Section A: The UCL Medical School Application Process
1. What qualities in a student does UCL medical school look for
UCL Medical School’s website describes the ‘UCL Doctor’ as: “a highly competent and scientifically literate clinician who is equipped to practise person-centered medicine in a constantly changing modern world with a foundation in the basic medical and social sciences”.
This translates as an individual who is keen and passionate to learn about the intricate science behind clinical medicine while maintaining a human approach (i.e. they treat their patient more than just a biological system!). They are curious and strive to remain up-to-date in all medical knowledge that may benefit their patients.
2. What elements of your application does UCLMS value most?
UCLMS has a very holistic approach to assessing candidates. It utilises both applicant's achieved and predicted grades, BMAT score and all other available information on their personal statement and UCAS application to make an informed and balanced decision. This is used to select around 25% of applicants for interview. At the interview stage, the assessment of candidates is no longer academic. The aim is to find out more about you and identify whether you're the right 'fit' for Medicine. Just over 35% of interviewed candidates are given a place at UCL medical school and this is based only on their interview performance (not grades, BMAT or any other aspect of the application). You are effectively treated as 'equals' once you reach the interview stage.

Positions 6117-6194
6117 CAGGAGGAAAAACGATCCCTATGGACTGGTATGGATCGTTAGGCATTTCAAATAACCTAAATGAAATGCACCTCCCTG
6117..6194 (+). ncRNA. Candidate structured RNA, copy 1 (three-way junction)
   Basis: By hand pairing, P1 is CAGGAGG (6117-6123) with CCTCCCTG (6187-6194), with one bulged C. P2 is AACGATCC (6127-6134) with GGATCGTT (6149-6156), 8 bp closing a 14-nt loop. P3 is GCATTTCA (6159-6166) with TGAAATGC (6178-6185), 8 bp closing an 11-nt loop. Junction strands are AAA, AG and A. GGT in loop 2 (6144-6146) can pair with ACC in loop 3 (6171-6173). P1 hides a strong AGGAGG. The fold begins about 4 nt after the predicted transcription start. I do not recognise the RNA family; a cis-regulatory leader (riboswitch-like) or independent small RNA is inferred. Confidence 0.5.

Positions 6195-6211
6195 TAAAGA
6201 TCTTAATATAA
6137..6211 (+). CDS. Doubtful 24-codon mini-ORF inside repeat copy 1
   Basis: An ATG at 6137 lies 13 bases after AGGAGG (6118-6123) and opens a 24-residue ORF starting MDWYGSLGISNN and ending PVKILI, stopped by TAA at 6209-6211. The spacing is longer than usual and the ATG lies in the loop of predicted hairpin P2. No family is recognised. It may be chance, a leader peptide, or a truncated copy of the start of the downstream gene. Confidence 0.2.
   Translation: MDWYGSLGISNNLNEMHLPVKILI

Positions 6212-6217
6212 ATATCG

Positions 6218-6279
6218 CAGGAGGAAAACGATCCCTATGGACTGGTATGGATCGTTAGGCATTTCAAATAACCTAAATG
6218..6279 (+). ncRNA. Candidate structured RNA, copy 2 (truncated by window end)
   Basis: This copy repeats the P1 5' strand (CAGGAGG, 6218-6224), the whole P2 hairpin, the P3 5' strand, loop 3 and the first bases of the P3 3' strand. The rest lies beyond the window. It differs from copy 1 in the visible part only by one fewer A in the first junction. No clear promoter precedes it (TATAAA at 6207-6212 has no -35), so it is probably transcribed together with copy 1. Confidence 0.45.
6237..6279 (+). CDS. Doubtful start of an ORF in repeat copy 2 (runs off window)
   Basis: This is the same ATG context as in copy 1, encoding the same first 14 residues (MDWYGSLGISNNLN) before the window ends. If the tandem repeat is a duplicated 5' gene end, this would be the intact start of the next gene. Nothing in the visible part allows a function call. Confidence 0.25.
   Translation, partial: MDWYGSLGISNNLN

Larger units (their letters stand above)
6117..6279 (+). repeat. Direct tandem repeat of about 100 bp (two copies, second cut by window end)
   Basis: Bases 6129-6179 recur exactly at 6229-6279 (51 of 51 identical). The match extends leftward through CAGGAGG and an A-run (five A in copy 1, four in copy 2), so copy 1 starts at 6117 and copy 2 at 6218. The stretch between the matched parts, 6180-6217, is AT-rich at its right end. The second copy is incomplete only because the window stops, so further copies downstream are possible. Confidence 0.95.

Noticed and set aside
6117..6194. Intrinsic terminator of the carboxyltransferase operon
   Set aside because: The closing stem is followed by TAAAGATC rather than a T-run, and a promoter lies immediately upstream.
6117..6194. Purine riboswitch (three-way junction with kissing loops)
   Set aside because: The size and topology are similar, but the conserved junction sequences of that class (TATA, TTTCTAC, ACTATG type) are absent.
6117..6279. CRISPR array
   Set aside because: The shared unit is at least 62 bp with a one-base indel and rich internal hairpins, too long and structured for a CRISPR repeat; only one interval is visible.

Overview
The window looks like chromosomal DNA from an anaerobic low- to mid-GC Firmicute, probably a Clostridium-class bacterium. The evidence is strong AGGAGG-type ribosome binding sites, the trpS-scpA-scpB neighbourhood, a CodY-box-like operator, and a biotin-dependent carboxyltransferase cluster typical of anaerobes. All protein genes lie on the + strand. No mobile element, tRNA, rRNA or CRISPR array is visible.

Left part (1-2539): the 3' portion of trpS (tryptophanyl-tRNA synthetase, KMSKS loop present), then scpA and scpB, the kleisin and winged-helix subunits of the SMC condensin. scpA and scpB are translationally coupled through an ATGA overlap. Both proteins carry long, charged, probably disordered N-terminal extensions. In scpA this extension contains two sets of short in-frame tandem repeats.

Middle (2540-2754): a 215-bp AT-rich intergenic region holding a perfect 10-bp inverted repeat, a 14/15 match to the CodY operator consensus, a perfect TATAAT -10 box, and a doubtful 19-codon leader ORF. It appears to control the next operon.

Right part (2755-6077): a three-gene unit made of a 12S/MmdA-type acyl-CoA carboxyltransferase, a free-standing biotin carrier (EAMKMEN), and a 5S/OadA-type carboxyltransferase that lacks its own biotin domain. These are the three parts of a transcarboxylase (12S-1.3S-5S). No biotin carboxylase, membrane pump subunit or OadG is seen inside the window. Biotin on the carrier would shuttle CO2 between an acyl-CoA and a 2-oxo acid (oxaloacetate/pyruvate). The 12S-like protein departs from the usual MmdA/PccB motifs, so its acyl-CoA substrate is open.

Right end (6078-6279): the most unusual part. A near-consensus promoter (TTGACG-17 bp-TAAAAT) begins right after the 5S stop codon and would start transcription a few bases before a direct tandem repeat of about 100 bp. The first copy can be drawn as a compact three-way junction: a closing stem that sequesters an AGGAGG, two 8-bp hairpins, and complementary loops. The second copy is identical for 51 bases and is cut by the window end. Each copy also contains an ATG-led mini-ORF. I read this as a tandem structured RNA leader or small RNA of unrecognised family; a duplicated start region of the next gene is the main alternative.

3. How important is the BMAT score at UCLMS?
UCL uses the BMAT (not UCAT) and emphasises the importance of the candidates’ score for interview selection. However, unlike other universities that may operate a hard cutoff, UCLMS does not have an official cut off BMAT score. Whilst a higher score can strengthen an application, the medical school uses this information alongside other aspects of the candidate’s application to determine whether a candidate should be offered a place. The average BMAT score for all UCL medical school applicants is available online and data can be filtered for those selected for interview and those offered a place. This can provide a useful indication of the BMAT scores of successful applicants.
4. How important are the grades you ultimately achieve (end of Year 13) for UCLMS?
UCL’s typical offer is A*AA, which must include chemistry and biology. In addition, all examinations must be undertook at the same time as re-sits or year 12 repeats are (usually) not accepted (exceptions apply). UCL does however accept graduate students who have re-sat A- Levels before their undergraduate degree.
UCL medical school does not require students to have undertaken an EPQ, nor do they include it in their offer or have a grade requirement for EPQ; however, they state that an EPQ can demonstrate interest in a subject as well as provide evidence of independent learning skills.